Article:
In a perfect world we’d cruise on silky-smooth roads with no part of a car experiencing stress, the tyres softly humming on the asphalt.
In reality, driving can be like sitting on a jackhammer as the vehicle lurches through potholes the size of Krakatoa. But what damage is a pothole really doing, and which parts of a car suffer most?
We don our helmets and abseil into the depths of a pothole to find answers amongst the wreckage.
What part of a car cops it worst?
If we ignore Nan as she ricochets across the back seat, a pothole’s main victim is the car’s suspension. Tie rod end damage is common, these ball joints connecting the steering and wheels can’t take the hard knocks. Hitting a pothole deflects the wheels at an awkward angle, which damages the joint and throws out the wheel alignment.
Struts are an integral part of a vehicle’s suspension, supporting the weight, while keeping the wheels positioned. Striking a pothole can damage the bushings that attach the strut to the chassis, as well as the many linkages that make up the front end.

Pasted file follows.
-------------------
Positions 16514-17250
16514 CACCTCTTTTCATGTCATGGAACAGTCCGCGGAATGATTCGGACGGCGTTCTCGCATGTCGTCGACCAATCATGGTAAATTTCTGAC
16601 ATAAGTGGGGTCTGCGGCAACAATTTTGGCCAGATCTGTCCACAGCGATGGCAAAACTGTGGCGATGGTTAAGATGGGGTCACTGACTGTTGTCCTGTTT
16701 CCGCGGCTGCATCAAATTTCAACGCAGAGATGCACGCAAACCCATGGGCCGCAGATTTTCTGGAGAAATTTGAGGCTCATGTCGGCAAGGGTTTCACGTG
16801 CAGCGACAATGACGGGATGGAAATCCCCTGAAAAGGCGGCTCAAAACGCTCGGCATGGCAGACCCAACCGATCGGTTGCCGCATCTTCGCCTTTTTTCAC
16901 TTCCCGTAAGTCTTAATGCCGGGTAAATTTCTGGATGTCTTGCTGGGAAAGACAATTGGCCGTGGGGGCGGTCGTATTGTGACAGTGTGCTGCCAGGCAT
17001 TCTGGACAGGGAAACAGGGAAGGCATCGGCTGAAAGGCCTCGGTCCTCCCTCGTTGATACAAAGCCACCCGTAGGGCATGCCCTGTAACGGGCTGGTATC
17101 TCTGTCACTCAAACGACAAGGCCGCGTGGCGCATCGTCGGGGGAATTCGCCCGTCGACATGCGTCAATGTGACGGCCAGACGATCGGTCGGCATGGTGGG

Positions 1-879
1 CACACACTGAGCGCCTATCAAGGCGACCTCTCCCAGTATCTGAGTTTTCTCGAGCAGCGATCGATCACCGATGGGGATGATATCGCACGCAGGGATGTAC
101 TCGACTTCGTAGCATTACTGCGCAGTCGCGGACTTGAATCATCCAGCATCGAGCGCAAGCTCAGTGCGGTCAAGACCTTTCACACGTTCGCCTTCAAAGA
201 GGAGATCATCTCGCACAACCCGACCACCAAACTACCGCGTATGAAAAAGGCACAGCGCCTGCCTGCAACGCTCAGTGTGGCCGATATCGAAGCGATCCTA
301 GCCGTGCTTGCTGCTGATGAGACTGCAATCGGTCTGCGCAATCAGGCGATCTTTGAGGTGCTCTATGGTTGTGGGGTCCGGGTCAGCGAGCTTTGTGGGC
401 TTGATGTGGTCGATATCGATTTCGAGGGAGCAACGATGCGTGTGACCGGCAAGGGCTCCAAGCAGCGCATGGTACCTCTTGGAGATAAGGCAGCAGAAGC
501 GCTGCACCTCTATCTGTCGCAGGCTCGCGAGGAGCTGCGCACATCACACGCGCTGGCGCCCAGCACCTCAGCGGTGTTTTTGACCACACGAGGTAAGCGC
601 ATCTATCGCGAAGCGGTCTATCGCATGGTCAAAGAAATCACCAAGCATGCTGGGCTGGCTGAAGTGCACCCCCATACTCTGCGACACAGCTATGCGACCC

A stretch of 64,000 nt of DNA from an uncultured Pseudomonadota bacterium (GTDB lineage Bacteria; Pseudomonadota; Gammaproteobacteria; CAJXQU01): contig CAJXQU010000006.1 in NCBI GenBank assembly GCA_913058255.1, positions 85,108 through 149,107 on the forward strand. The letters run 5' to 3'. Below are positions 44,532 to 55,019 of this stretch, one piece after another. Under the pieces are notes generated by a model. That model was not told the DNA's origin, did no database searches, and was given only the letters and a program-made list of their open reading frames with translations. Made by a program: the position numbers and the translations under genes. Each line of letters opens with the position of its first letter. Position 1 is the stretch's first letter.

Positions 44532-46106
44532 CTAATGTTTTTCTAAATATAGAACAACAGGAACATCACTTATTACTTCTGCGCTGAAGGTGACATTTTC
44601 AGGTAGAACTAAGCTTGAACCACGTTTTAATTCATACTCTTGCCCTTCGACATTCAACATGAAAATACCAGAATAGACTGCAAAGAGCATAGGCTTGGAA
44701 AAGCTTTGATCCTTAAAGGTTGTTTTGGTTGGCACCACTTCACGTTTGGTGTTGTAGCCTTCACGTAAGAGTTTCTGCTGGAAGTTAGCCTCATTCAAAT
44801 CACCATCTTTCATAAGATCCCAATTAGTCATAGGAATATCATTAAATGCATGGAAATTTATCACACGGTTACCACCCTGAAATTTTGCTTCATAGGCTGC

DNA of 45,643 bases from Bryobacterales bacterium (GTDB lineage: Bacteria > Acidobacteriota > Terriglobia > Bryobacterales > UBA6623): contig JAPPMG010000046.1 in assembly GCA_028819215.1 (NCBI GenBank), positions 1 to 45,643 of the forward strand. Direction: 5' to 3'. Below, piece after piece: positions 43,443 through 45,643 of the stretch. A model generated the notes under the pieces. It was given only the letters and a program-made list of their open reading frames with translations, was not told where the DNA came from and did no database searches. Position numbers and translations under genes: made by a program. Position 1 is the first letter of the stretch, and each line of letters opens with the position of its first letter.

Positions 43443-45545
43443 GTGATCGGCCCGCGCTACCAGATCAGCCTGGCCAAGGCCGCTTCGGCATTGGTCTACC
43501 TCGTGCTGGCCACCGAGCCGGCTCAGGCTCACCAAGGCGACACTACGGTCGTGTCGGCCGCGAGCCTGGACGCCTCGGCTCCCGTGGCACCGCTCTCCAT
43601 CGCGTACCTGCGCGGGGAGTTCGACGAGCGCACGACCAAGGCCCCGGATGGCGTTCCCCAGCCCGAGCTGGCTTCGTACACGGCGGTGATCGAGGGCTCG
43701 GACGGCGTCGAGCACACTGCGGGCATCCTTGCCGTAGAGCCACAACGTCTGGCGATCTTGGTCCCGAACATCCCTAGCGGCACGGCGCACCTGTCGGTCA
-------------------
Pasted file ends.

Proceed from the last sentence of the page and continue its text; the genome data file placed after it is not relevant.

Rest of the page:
Stabiliser bar links
Another area that suffers from pothole strike are the ball joints either end of the stabiliser or sway bar.
This suspension component stops side-to-side body movement as the car corners, so when the joint is taken out by a pothole, the car will begin to slump through corners, rather than easing into them.
It’s not the bar that gets damaged (usually), but the bushing that protects the joints between sway bar and chassis. This is why you hear a clunking or rattling when you corner or go over a speed bump.
Pain in the pothole
It seems we’ve made some painful discoveries down in our pothole. But as we climb out, there’s good news topside: Transgold supplies the all-important rubber bushes that link and protect your suspension.
In addition, engine mounts, drive shaft couplings and transmission kits are also available.
Check out Transgold online to find your nearest stockist and be prepared for the next time you get a pain in the pothole!